What can / can't be mailed from Turkey

General chat as in a "çay evi" (Turkish tea house).

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What can / can't be mailed from Turkey

Post by GirlHonu » Mon Jan 14, 2013 11:48 pm

Hi, all. Today I went to the PTT near Istiklal to mail home some fun goodies to friends and family. Nothing was of any value and some of it was downright silly: I had some hand lotions from Selcuk and I wanted to send my niece (a university student) some of the delicious cheap packaged soup mixes (just open the bag and add to boiling water). When I got to the window the woman inspected my boxes and refused to mail the hand lotions and any of the soup mixes or spice packets (the tourist kind you can buy with about 10 spices all in one long sealed package). What's up? Did I catch someone on a bad day or is it really illegal to mail sealed foods (does Knorr's prepackaged soup mix even qualify as FOOD?) and hand lotions through the PTT? It's not valuable so not worth going to DHL or Fed Ex, but I am willing to try another PTT branch if anyone thinks it's worth the time.


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Re: What can / can't be mailed from Turkey

Post by suppiluliuma » Wed Jan 16, 2013 11:01 am

Yes, as much as I know, international movement of chemicals and food stuff is subject to special customs regime.
Better try DHL.
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Re: What can / can't be mailed from Turkey

Post by turkeytom » Tue Feb 19, 2013 4:34 pm

I think it's worth trying another branch. Here's a story:

I like to buy traditional Turkish kitchen knives from a shop on Hasırcılar Caddesi near the Egyptian (Spice) Market in Istanbul. One time I bought a few. I was going to fly from Istanbul, carrying my luggage onto the plane (not checking any), so I couldn't take them with me.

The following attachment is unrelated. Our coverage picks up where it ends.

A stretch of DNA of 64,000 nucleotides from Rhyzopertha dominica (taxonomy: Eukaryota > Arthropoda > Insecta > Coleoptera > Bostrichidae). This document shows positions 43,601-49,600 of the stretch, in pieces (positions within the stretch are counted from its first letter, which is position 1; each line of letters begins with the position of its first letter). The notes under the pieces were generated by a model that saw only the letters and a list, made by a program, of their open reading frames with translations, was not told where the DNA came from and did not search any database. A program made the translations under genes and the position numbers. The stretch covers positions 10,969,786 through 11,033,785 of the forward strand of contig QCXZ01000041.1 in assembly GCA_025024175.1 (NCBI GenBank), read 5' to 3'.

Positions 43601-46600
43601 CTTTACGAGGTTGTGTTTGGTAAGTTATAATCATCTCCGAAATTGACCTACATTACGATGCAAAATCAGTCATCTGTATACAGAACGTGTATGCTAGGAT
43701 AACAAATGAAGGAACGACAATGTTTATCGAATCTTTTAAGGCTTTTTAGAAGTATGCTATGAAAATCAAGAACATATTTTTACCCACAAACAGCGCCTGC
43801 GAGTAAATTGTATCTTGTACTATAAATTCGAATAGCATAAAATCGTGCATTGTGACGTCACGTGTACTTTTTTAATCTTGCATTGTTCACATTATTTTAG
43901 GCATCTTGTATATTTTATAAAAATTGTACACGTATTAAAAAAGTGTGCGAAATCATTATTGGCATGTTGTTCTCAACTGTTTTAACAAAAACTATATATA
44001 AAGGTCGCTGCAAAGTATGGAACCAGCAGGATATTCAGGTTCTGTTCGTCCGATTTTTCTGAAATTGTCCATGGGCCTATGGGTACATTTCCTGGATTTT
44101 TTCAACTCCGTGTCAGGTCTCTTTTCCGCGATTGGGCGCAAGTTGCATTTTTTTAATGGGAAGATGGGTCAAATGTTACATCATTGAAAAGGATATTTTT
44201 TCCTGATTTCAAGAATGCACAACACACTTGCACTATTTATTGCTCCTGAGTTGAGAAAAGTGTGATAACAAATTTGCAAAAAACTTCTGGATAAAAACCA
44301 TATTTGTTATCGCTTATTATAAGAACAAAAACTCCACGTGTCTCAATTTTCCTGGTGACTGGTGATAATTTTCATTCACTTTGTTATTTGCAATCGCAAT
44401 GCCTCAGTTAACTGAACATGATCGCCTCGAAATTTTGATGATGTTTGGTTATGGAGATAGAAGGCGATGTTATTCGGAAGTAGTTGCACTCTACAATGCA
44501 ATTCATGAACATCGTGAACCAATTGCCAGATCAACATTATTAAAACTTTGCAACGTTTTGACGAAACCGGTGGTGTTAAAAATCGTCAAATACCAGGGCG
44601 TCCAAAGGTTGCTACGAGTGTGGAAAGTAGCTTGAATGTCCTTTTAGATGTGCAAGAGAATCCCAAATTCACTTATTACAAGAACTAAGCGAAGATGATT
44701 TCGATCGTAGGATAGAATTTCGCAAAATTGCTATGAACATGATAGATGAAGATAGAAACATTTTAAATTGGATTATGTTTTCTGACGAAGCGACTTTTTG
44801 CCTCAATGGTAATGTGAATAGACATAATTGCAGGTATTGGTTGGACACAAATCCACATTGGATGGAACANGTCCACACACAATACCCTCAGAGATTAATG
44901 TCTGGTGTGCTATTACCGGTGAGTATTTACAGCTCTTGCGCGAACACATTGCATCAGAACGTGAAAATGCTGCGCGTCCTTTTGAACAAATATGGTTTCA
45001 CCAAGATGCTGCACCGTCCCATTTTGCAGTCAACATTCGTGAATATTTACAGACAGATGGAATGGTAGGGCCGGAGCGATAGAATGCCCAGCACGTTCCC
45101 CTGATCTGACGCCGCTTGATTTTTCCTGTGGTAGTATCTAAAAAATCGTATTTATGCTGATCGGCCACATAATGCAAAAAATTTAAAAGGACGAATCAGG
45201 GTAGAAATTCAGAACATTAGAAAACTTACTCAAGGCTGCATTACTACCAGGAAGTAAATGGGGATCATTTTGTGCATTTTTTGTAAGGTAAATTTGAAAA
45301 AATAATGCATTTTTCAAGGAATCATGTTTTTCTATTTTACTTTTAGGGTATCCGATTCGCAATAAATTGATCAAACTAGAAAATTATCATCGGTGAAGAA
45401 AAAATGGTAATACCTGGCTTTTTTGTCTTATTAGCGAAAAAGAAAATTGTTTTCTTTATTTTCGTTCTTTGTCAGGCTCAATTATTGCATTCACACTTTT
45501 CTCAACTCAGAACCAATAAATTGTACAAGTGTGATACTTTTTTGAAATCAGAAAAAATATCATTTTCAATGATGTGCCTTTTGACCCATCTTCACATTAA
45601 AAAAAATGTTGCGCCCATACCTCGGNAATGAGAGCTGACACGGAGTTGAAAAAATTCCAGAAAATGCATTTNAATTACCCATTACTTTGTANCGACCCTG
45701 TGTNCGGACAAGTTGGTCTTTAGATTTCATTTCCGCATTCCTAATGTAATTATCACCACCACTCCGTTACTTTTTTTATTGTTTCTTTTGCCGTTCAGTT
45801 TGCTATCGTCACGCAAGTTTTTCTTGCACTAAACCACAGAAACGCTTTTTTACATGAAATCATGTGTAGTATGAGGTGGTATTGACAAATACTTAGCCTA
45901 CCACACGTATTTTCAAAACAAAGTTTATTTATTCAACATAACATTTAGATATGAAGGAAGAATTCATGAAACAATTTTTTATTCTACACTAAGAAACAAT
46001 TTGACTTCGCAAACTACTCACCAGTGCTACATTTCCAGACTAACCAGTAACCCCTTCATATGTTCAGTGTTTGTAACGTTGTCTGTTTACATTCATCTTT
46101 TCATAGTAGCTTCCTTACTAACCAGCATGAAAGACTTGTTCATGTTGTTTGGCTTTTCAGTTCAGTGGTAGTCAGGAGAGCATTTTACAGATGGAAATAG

I packed them up and went to the Büyük Postahane (Main Post Office) near Sirkeci and asked to mail them. The young, bored clerk said knives could not be shipped. I remonstrated—maybe I said something like "You need a hand on the knife to make it dangerous, and I'm not going with them, so they're safe." :shock:

She relented. I mailed them, they arrived fine.

I think the first impulse of a postal clerk, whenever there is anything out of the ordinary, is refusal. It's easy, it costs them nothing, and it may prevent an inadvertent mistake. (They can't be reprimanded for NOT doing something, only for doing something in error.)

On the other hand, Suppiluliuma may be correct that the postal service and Customs in the recipient country may not allow the shipment of certain items. You can look into this by referring to the postal regulations for your country. (If it's the USA, that would be here):

https://help.cbp.gov/app/answers/detail ... %20mail%3F

It may also be that, with postal and Customs regulations being so complicated, the clerk didn't want to try to sort it out—which might take a lot of time and effort—and take the chance of getting it wrong.

But it might still be worth trying another post office.

Tom Brosnahan

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